The Corner

Science & Tech

Josh Hawley Calls for Third-Party Audit of Twitter

Senator Josh Hawley (R, Mo.) on Capitol Hill in Washington, D.C. January 3, 2019 (Aaron P. Bernstein/Reuters)

In a letter to Twitter CEO Jack Dorsey, freshman senator Josh Hawley (R., Mo.) called on the executive to allow a third-party audit of his social-media platform in light of recent accusations of bias against conservative users.

Hawley, who in just a few months in the Senate has already carved out a space for himself as a prominent conservative critic of big tech and social-media censorship, said in the letter that his request was prompted by Twitter’s recent confusing treatment of the account affiliated with the new movie Unplanned.

“Last week, Twitter suspend[ed] the account of the pro-life movie Unplanned—on opening weekend, no less—raising yet more questions about your supposed commitment to free speech,” Hawley wrote in the letter, a copy of which was obtained exclusively by National Review. “Just as bad, after you lifted the suspension, 99 percent of Unplanned’s followers mysteriously disappeared.”

The Twitter account affiliated with the new movie was indeed suspended over the weekend, and Twitter management told National Review at the time that the suspension was not due to any violation of platform rules. According to Twitter, the site’s system inaccurately linked the Unplanned account to another account that had violated the rules. After review, Twitter found the accounts weren’t in fact linked, and the suspension was lifted.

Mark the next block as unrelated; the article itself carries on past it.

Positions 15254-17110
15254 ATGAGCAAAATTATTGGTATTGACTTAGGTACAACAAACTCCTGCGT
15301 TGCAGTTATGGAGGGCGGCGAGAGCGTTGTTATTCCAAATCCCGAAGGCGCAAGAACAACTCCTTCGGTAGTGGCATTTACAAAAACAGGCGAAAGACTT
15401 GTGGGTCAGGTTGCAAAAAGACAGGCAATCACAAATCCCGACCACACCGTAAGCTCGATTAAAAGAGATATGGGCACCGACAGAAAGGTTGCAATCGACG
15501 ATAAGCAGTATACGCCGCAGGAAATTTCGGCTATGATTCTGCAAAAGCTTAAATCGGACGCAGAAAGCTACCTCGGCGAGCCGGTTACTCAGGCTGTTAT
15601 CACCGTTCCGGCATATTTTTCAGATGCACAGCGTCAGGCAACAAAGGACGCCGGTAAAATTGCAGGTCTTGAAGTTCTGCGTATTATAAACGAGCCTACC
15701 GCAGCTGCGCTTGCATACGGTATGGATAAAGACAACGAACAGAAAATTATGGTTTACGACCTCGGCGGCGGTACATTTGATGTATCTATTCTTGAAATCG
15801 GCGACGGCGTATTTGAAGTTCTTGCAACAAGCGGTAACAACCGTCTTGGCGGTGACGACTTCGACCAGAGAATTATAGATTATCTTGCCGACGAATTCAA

Twitter later told National Review that the issues with the account’s wildly shifting follower count and inability to retain followers were related to the earlier suspension and would take about 24 hours to stabilize.

According to Hawley, this incident was just the latest example of a longstanding problem. “Congress has given you a sweetheart deal—immunity from liability for illegal content posted by third parties—because tech companies like yours promised to provide ‘a forum for a true diversity of political discourse,’” the senator wrote in his letter. “Yet your company has repeatedly abused that privilege.”

The senator cited an instance in which Twitter refused to allow pro-life group Live Action to purchase ads, because the content was deemed “inflammatory” while allowing pro-abortion groups to advocate late-term abortion on the platform.

“I am rapidly losing confidence that Twitter is committed to the free speech principles that justify immunity under section 230. It is time for Twitter to prove it is truly committed to free speech: conduct a third-party audit and release the results to the public, in full,” Hawley added. His letter also noted that an internal audit would be “inherently biased.”

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